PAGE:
Editorial: Support Rob Ittner for Pitkin County commissioner
We believe Pitkin County voters should re-elect Rob Ittner for the District 1 seat on the Board of County Commissioners.
Ittner, an Aspen restaurateur who was elected in 2010, provides a much-needed moderate tone to local government. While we don’t always agree with his decisions, we find that he brings well-researched and reasoned arguments to the table. His demeanor is an asset to the board, as is his experience with business and community affairs.
He is an advocate for responsible growth and points out that despite the emotional outcries that seek to affect many building decisions, projects in the county usually are finalized after a series of compromises between public officials and private interests. Through his votes, he has advocated a slow approach to allowing marijuana businesses in rural communities of the county that don’t want commercial pot operations. He takes input from rural caucuses but doesn’t kowtow to their demands, and recently he has stated support for the caucuses’ limited advisory role.
His grasp of the issues surrounding mandated upgrades at the Aspen-Pitkin County Airport has been impressive, as demonstrated through his statements and writings throughout the current campaign. He does not propose quick fixes and appears to value solutions that follow careful, long-term, analytical thinking. For instance, while the Federal Aviation Administration is requiring a second fixed-based operator to service private jets — along with a new taxiway on the airport’s west side — Ittner has emphasized the more immediate need for a wider runway to service the new commercial jets that will be flying into Aspen in the near future (since most of the current jet models will be phased out soon). With that consideration, he is seeking to protect the area’s tourism economy, which is totally dependent on uninterrupted commercial air service.
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Ittner is a balanced voice on fiscal issues. While recognizing the need to improve county facilities, infrastructure and services, he also says he wants to keep on eye on overspending. Ever the voice of compromise, he also understands that county operations are on the grow and workers need the right environment to do their jobs. We believe he is better-suited than his opponent, Patti Clapper, to weigh government concerns alongside the rights of taxpayers.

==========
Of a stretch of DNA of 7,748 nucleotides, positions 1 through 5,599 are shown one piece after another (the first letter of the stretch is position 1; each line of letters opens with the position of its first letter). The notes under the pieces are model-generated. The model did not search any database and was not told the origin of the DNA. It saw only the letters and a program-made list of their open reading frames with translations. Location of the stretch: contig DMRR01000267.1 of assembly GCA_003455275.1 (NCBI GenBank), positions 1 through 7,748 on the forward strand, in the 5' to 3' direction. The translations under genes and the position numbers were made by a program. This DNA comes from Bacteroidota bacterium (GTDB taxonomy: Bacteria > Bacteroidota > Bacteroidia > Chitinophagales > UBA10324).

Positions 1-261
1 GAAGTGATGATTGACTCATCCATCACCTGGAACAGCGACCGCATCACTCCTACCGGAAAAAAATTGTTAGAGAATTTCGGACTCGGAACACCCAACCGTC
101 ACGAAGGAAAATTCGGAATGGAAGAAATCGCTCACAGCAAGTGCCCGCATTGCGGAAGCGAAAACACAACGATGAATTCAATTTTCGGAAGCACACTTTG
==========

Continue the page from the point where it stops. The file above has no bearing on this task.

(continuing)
Clapper held the seat from 1999 to 2010. She is somewhat of a local folk hero for her efforts in getting the Smuggler Mobile Home Park and surrounding area delisted from the roster of federal Superfund projects. As a registered nurse, she understands the county’s health and human services operations and their present shortcomings. She’s forthright with the public and the media and maintains a seemingly ubiquitous presence in the community thanks to her boundless energy and strong family and social ties. She holds three jobs, and there is no question she is a hard worker.
Should Clapper win back the seat after leaving it when she was term-limited four years ago, it wouldn’t necessarily be detrimental to the future of the district or the county at large. She is capable and certainly has a lot of support, both personally and professionally.
We are, however, a bit disturbed by Clapper’s unprofessional reaction to her husband’s loss in the 2010 commissioner’s race when she stated that she didn’t want to live in Pitkin County anymore. We also can’t abide by the explanation about her family’s failure to pay property taxes on the land where her home sits while serving as commissioner from 2002 to 2005. We also wonder if she feels entitled to public office and whether she is eying the $72,500 annual salary. We find it refreshing that Ittner doesn’t need to depend on his commissioner’s salary to make a living.
The race for District 1 is not a popularity contest. In the short and long term, answers to serious questions surrounding airport expansion, courthouse (and courthouse annex) renovations and land-use issues will require complex study and logical thought. During four years in the seat, Ittner has demonstrated the ability to tackle such matters with an open mind and attention to detail.
The commissioner’s seat is not a mere prop in a game of musical chairs; there are no good reasons why Ittner shouldn’t be allowed to continue down the path that county voters placed him on four years ago.
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Local officials don’t think Aspen and Pitkin County residents are taking social distancing and isolation rules seriously enough, and reiterated Monday their importance in controlling the spread of the coronavirus.